That Gov. Pawlenty; what a card


We all know Governor Pawlenty aspires to live in the White House. He’s made no particular secret of this. We also know Pawlenty is a frequent conservative critic of President Obama’s public policies. Long-time Pawlenty observers are equally familiar with the governor’s fondness for the snarky insult. I’m thinking of his “put down the fork and step away from the table” shot at progressive legislators, but Pawlenty’s targets are many and varied so feel free to recall a different example.

Given his tireless pursuit of President Obama in states other than Minnesota, you’d think, with President Obama’s Saturday visit, Governor Pawlenty might tone down the shots and class-up his welcome. Given Minnesota’s request for federal flood assistance not so long ago, you’d think the Obama visit would provide the governor with the opportunity for gracious thanks and pleasant greetings. Instead, we got Pawlenty’s smug wit.

In a You Tube video posted Friday, Pawlenty raised passive-aggressive confrontation to a new, Jedi-skills high. He lectured the president, blithely skipping over the pain and disruption that he, Governor Pawlenty, has caused Minnesotans over the past eight years, insinuating that his actions form a state template for national policy change.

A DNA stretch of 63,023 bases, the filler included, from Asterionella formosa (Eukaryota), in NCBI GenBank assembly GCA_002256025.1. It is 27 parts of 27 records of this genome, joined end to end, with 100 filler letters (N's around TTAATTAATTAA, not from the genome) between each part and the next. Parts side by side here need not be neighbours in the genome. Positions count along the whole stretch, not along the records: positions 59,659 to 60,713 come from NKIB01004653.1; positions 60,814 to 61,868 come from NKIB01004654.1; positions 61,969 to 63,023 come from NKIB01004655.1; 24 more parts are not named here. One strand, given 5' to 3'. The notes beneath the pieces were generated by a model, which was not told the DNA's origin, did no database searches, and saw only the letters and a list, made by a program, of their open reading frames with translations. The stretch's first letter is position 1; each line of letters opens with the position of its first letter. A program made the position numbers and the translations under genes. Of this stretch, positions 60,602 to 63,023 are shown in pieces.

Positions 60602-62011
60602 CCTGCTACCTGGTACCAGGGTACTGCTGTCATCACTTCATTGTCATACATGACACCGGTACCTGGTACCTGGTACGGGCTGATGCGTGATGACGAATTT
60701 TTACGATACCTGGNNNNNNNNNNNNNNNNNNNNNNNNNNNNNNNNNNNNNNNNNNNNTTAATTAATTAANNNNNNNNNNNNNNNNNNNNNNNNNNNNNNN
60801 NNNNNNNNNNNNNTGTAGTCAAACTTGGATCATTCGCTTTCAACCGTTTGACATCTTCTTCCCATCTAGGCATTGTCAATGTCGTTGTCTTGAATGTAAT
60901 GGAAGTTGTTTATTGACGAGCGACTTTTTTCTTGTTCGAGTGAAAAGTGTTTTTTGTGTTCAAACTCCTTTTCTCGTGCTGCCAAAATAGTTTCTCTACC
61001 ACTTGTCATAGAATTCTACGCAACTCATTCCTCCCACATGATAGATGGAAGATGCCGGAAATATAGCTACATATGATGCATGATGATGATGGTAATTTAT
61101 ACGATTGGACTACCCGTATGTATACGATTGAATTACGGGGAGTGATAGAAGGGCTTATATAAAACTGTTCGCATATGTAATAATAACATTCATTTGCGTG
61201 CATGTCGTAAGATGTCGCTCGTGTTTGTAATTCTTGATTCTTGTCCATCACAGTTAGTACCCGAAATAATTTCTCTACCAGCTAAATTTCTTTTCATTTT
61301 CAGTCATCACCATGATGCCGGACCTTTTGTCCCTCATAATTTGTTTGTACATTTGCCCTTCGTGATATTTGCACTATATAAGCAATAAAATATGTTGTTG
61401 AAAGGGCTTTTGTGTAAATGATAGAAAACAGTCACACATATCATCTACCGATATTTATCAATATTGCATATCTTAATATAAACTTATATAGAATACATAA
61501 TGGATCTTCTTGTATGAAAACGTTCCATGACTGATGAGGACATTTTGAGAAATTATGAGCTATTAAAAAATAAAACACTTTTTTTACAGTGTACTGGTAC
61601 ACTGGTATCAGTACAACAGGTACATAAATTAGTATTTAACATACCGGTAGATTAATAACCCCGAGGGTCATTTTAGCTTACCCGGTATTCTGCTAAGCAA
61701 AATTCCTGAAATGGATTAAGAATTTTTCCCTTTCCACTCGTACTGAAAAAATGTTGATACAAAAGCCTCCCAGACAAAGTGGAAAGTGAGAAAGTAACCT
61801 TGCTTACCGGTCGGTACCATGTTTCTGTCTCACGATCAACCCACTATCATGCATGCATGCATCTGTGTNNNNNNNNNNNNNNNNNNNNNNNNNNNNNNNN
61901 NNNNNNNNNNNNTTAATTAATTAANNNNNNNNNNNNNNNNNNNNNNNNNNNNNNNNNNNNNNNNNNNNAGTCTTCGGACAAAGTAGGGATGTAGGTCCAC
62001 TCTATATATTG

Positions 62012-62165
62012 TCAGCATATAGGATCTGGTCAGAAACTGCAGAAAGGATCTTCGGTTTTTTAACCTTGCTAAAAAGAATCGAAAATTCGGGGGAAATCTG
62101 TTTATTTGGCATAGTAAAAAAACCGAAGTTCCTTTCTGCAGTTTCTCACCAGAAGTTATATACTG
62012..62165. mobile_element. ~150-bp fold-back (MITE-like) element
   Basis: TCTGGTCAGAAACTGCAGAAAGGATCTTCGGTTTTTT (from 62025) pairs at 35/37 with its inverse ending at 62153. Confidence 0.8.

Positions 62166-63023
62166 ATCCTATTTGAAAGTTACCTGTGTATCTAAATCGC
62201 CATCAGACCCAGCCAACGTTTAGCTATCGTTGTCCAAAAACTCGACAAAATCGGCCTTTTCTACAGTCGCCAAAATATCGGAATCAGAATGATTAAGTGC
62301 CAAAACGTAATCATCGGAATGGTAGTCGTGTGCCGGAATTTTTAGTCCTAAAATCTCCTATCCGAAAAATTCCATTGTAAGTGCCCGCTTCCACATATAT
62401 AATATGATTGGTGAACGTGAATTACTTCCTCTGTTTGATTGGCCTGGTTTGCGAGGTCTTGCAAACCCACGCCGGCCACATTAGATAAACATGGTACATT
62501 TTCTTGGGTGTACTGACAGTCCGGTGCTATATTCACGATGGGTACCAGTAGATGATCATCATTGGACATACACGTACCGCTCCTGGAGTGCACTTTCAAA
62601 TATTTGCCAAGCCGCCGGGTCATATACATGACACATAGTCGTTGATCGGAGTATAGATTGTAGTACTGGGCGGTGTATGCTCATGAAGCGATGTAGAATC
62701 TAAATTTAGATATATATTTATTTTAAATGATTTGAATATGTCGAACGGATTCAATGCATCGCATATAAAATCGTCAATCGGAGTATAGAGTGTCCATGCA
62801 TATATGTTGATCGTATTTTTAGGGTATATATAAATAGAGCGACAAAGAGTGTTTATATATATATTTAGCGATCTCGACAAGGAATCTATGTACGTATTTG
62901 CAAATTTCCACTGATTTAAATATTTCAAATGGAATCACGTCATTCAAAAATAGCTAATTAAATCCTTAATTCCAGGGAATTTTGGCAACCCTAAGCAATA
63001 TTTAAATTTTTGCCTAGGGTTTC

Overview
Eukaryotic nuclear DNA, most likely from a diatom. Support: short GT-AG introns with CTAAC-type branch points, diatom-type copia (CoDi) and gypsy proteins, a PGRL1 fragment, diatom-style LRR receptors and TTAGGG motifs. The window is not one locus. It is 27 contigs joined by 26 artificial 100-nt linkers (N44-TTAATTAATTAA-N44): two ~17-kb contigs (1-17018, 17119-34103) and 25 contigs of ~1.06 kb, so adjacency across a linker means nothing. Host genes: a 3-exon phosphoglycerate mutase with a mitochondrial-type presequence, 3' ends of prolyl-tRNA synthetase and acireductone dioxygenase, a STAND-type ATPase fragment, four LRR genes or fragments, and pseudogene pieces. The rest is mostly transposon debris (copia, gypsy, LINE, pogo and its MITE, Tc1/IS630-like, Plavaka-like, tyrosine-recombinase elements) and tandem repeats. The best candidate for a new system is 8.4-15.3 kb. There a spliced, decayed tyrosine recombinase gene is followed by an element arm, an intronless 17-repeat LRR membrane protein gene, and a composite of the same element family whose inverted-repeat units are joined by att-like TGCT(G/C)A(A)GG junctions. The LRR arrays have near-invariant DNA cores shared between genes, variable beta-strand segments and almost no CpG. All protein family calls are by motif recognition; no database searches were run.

Public data don’t support Pawlenty’s contention but that doesn’t stop him from pitching more of it. The Pawlenty conservative policy plan is propelling Minnesota backwards. We’re sliding down when we should be moving up.

Introducing the Minnesota patois –“patois” is sort of like “dialect” except that it describes non-standard language and the meaning it communicates – Pawlenty explains “uff da” and “not so much” while bashing the president for a recession-driven unemployment rate created by conservative public policies and for passing health care reform that will improve coverage while lowering costs. Clearly, the governor was quite pleased with himself but he skipped a core Minnesota value revealed in common language: the polite disagreement.

Minnesotans disagree with each other all the time but being cooped up together over long, Midwestern winters reinforces our Scandinavian cultural capacity to forge community despite our differences. We’ve developed an artful phrase that efficiently communicates discomfort without personally attacking the speaker. So, watch the Pawlenty video again, smile politely and declare, “Well, that’s different.”